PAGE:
Number of floors: The number of floors is collected from the table of floors that is connected to each building.
Placement (floor) in the building: The numerical address includes information on the entrance floor of the dwelling.
Elevator: The variable indicates whether an elevator is installed in the building. Passenger elevators are counted as elevators, but not goods elevators or stair lifts.
Lives in crowded dwelling, many rooms and sq.m.: Households are considered as living crowded if: 1. the number of rooms is lower than the number of residents or one resident lives in one room, and 2. the number of square metres (P-area) is below 25 sq.m. per person. If the number of rooms or the P-area is not specified, a household will be regarded as living in cramped conditions if one of these criteria is met.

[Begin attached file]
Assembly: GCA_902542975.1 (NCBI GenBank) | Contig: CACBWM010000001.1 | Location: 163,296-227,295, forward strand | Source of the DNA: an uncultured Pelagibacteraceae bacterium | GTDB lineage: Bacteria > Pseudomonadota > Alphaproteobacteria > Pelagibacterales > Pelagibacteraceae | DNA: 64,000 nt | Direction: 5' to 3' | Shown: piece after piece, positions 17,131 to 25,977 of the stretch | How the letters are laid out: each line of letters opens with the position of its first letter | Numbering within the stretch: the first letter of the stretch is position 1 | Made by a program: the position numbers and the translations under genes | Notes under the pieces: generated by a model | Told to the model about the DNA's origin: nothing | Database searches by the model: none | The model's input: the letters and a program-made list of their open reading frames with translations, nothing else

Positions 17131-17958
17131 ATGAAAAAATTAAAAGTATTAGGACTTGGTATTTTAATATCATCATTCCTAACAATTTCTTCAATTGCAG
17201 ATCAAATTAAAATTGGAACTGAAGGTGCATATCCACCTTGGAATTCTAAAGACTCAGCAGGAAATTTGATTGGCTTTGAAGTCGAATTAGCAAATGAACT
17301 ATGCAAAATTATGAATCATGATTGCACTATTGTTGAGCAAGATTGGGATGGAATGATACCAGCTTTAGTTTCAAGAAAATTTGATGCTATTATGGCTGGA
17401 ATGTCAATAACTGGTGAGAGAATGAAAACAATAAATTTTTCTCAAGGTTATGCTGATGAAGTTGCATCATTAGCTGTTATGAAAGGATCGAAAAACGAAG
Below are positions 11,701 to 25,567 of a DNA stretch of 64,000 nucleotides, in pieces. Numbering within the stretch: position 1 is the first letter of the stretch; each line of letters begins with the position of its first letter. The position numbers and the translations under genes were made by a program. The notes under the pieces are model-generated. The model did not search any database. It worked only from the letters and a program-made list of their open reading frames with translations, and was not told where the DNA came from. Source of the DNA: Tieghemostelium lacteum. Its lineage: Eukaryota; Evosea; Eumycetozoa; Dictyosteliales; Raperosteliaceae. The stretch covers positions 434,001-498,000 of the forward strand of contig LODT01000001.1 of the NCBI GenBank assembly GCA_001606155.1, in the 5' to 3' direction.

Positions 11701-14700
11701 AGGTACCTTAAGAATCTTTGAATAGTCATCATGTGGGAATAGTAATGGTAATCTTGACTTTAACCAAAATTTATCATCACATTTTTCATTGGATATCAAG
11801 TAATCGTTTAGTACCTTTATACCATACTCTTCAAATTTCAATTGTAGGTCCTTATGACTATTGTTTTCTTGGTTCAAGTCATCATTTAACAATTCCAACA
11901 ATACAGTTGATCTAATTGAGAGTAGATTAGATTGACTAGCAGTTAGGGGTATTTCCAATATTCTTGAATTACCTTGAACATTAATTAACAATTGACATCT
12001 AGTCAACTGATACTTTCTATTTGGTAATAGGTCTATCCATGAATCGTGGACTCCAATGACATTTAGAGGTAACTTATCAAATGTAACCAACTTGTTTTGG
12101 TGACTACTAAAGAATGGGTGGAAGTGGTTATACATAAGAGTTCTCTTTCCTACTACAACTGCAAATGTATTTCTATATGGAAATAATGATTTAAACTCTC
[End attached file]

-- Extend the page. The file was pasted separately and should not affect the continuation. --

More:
Tenure status shows the household’s ownership status to the property. Owners include freeholders and . The household owns the dwelling if at least one of the residents is registered as owning the property. The householders are considered to be tenants when none of the residents are registered as owners.
Type of building is established according to the function of the building. Combined buildings, for instance combined dwelling and business buildings, are classified by the function that occupies the main part of the utility floor space. The building types in the dwelling statistics are aggregated from the most detailed classification in the GAB register, see About the statistic for Dwellings.
Detached house includes single-unit dwellings (including farms)